The time is nearly upon us when many older East End residents pack up their houses and head south for the winter. To Dr. Charles Guida, a practitioner of internal medicine and gerontology since 1996, who also teaches in Stony Brook Medicine’s intern and resident program at its Southampton Hospital campus, The Star posed this question: “Is it safer to be a snowbird?”
“One thing I notice is that there’s a sweet spot between the time they retire . . . and when it becomes too difficult to travel,” Dr. Guida said. There’s nothing wrong with the “snowbird” lifestyle, “but it may get to a point when the traveling, the packing, taking the car — when it becomes too mentally overwhelming. That’s the time you have to rethink your strategy.”
Here, then, are his thoughts on wintering safely right here on the East End.
STAR: What kinds of unique safety challenges does the winter season present for residents who are aging, versus other times of the year?
DR. GUIDA: The first thing is that what I would say can apply to anybody. For the snowbird and the elderly people who stay here, one thing they don’t necessarily think of is preparing their home. Weather stripping, making sure the gutters are clean, making sure there are no repairs to do, check the heating system, cleaning the fireplaces and chimneys, having the carbon monoxide and smoke detectors updated. All those things should be done so that when you turn on the heat on, there are no issues. And I tell my patients they have no business standing on a stepstool, chair, or ladder for any reason. Even changing carbon monoxide detector batteries, that’s the kind of thing they should get someone to do.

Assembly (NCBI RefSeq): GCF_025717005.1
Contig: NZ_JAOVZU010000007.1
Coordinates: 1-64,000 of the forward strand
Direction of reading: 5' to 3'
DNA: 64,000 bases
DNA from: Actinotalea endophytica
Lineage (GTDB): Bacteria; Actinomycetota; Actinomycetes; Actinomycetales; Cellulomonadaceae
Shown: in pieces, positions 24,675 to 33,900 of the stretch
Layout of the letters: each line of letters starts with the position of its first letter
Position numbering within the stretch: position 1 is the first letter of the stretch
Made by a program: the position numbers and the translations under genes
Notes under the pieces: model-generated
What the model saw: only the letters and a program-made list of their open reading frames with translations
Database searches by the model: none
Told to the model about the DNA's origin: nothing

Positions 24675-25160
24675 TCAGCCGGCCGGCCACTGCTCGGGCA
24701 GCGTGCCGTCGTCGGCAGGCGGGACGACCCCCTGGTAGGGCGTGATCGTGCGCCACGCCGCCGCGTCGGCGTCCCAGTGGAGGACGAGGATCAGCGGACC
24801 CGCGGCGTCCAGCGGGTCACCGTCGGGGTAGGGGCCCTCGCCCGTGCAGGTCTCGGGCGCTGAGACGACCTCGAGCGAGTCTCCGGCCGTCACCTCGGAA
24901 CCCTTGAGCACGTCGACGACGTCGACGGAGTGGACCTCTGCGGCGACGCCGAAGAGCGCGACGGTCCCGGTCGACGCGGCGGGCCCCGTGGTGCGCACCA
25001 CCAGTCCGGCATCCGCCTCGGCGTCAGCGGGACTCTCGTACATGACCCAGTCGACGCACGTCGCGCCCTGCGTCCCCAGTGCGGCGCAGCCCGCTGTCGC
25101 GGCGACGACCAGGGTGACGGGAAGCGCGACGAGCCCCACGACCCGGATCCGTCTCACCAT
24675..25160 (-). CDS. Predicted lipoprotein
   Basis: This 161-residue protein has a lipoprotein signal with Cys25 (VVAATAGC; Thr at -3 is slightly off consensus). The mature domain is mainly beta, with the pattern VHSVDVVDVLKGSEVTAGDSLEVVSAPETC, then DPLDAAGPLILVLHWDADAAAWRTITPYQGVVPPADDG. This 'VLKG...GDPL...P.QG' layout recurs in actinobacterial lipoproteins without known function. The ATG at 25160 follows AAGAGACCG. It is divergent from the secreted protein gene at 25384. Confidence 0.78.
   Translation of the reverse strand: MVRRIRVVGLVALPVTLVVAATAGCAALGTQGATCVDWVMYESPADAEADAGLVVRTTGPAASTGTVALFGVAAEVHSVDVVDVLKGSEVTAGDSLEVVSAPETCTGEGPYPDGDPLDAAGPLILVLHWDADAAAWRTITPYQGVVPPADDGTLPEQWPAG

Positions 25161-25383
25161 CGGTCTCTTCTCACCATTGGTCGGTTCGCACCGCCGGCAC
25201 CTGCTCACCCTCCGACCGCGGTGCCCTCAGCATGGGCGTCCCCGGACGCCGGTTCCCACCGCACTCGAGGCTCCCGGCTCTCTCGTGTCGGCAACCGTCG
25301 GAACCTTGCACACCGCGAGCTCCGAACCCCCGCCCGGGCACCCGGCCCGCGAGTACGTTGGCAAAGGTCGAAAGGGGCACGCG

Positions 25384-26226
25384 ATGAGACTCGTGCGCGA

STAR: To what degree, if any, are older people more at risk for certain illnesses or medical events during cold months?
DR. GUIDA: I think they need to prepare for the possibility of hypothermia. They have a higher chance of cardiovascular issues. If they already have medical issues, they’re more at risk for things like hypothermia or a heart attack. By nature, elderly people don’t have the physiological reserve to compensate. So they should dress in layers, cover their hands, wear scarves, and make sure their footwear is safe. They should respect the weather. If it’s too cold, too windy, too snowy, don’t venture out! That goes for shoveling the snow, too. If you’re a healthy elderly person, I can’t say don’t shovel snow, but certainly if you’re not active throughout the rest of the year, now’s not the time to test your body. Cold air constricts the blood vessels, the heart works harder. The sudden burst of energy . . . is a setup for disaster. That’s the kind of thing where if you’re not in good shape, make sure you have someone who is ready to shovel out or plow out your driveway. Make sure your house is well stocked with salt or even cat litter so you don’t take a slip and fall.
STAR: What are some signs that an older person should ask for help with a task or project that may involve strenuous activity?
DR. GUIDA: See if it’s a task that they don’t do usually — it’s not part of their everyday tasks. With things like changing a closet to the winter clothes and bringing them down from the attic or up from the basement, have someone bring up or down the clothes, but leave them their choice to make the change. Things that they’re not accustomed to doing, stressful things like climbing the stairs or handling heavy boxes, that’s when they should ask for help from family or friends.